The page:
Mobile Economy China 2022

Monday 28 Mar 2022 |

Mobile Economy China 2022 image

Mobile will be vital to a thriving economy post pandemic

In 2021, mobile technologies and services generated 5.6% of GDP in China, a contribution that amounted to nearly $900 billion of economic value added.

Smartphone adoption rising as subscriber growth wanes

By the end of 2021, over 1.2 billion people subscribed to mobile services in China, equivalent to 83% of the population. While this places China among the world’s most developed mobile markets, unique subscriber growth is slowing. Nevertheless, smartphone adoption and mobile internet usage continue to grow steadily as operators focus on expanding access to digital services such as video. Increasing engagement with bandwidth-hungry applications will drive the rise in data traffic, which is set to grow by almost 3.5× by 2027.

The mobile ecosystem looks to frontier technologies

The metaverse – broadly defined as myriad virtual environments blended with the real world to enable immersive user experiences – is receiving huge interest around the world. This emerging phenomenon is being explored by tech firms across China, as well as mobile operators, which could use 5G as a main pathway to engage in this space. Operators are looking to combine best-in-class telecoms networks with frontier technologies to make an impact in key sectors, including manufacturing and mining. China Mobile, China Telecom and China Unicom all unveiled new strategies in 2021, which aim to augment their computing capabilities in order to support large-scale digitisation of enterprises and the broader economy.

5G deployments and take-up increase across China

4G adoption peaked in 2020 and fell throughout 2021 as consumers increasingly switched to 5G packages. Due to the rapid take-up of 5G in
China, the region is one of the global leaders in terms of 5G adoption. In 2021, China added more than 285 million 5G connections, with its share of global 5G connections equivalent to 75%. Growth in 5G adoption in the region is supported by a growing device ecosystem, an increasing number of compatible handset sales and aggressive network rollouts. Operators in mainland China have now deployed over 1.4 million 5G base stations, while network coverage in Hong Kong currently exceeds 90% of the population. As consumers signal relatively strong upgrade intentions, GSMA Intelligence expects that China will be home to 892 million 5G connections in 2025 (representing 52% adoption). Further, with 80% of smartphone users in mainland China willing to pay more for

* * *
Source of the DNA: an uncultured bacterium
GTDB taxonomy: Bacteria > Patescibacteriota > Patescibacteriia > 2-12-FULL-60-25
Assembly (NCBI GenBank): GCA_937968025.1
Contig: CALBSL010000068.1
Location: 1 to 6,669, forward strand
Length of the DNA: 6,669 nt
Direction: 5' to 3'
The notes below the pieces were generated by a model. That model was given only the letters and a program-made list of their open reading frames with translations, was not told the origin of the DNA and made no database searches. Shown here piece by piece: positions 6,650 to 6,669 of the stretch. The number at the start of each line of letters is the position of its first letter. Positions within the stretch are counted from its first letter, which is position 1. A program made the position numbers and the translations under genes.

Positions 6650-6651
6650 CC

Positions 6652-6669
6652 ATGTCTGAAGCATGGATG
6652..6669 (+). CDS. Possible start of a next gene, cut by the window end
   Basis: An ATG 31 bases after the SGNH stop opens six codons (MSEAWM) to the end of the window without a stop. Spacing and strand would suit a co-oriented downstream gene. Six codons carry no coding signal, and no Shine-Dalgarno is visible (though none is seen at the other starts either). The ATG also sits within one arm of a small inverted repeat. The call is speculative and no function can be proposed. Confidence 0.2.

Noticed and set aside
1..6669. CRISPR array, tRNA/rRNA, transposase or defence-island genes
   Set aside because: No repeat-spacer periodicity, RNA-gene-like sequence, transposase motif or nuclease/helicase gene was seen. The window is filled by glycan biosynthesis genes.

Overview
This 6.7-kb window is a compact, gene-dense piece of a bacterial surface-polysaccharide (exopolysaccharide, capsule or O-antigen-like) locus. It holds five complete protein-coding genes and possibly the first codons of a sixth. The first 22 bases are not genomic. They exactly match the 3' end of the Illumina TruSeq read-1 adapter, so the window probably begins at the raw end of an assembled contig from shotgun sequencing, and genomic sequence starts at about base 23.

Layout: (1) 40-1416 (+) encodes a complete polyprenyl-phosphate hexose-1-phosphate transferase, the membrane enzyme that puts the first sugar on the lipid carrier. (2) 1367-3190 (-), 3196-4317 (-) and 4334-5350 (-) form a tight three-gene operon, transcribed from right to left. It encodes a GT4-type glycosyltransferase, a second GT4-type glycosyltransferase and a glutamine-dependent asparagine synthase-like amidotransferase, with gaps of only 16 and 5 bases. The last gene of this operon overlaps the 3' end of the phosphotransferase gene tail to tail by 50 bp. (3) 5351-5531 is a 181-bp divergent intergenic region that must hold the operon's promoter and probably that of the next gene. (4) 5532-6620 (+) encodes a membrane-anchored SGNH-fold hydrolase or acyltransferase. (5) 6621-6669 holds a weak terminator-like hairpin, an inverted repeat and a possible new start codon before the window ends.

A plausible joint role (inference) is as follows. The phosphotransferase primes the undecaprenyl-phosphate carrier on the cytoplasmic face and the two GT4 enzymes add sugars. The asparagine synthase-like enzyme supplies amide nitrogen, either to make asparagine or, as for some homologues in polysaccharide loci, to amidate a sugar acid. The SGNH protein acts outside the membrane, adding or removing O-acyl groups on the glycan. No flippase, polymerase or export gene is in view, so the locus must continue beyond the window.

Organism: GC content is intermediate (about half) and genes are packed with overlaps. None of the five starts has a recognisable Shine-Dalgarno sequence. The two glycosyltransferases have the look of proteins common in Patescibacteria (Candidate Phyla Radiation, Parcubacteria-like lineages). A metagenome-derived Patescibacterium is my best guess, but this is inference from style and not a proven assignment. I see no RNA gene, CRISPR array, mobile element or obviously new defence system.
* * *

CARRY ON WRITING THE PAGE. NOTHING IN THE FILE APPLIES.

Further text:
a 5G than 4G subscription, we project consistent positive core revenue growth over the coming years.

The mobile industry continues to tackle digital exclusion and social challenges

Mobile operators play a key role in efforts to achieve the UN Sustainable Development Goals (SDGs), primarily by delivering the connectivity that enables access to life-enhancing services and tools, and providing a platform for industrial transformation. As a consequence of operators’ heavy network investments, more than 1.04 billion people in China now use mobile internet services. This figure is expected to increase by a further 146 million by 2025, reducing the proportion of unconnected people to 20% of the population. Meanwhile, operators are increasingly taking steps to support SDG 13: Climate Action and the global transition towards a zero-carbon economy. This includes, for example, disclosing and reducing their their carbon emissions, cutting energy consumption and making investments in energy-saving solutions.

Policies look to support digital progress after Covid-19

During the Covid-19 pandemic, society has relied heavily on communications and digital technologies, which have acted as a lifeline for citizens, businesses and institutions. In a post- pandemic world, supportive investment-friendly policies will be fundamental to stimulating telecoms infrastructure build-out, which will be a central pillar of economic recovery and future crisis resilience. In mainland China, the regulator’s facilitation of commercial network-sharing agreements is a case in point, as it has enabled fast base station deployments and considerable cost savings for operators. Moreover, fully realising the mobile opportunity will require forward- looking policymaking, particularly with respect to spectrum. To this end, regulators should aim to make a total of 2 GHz of mid-band spectrum available to support the growth of 5G over the 2025–2030 period.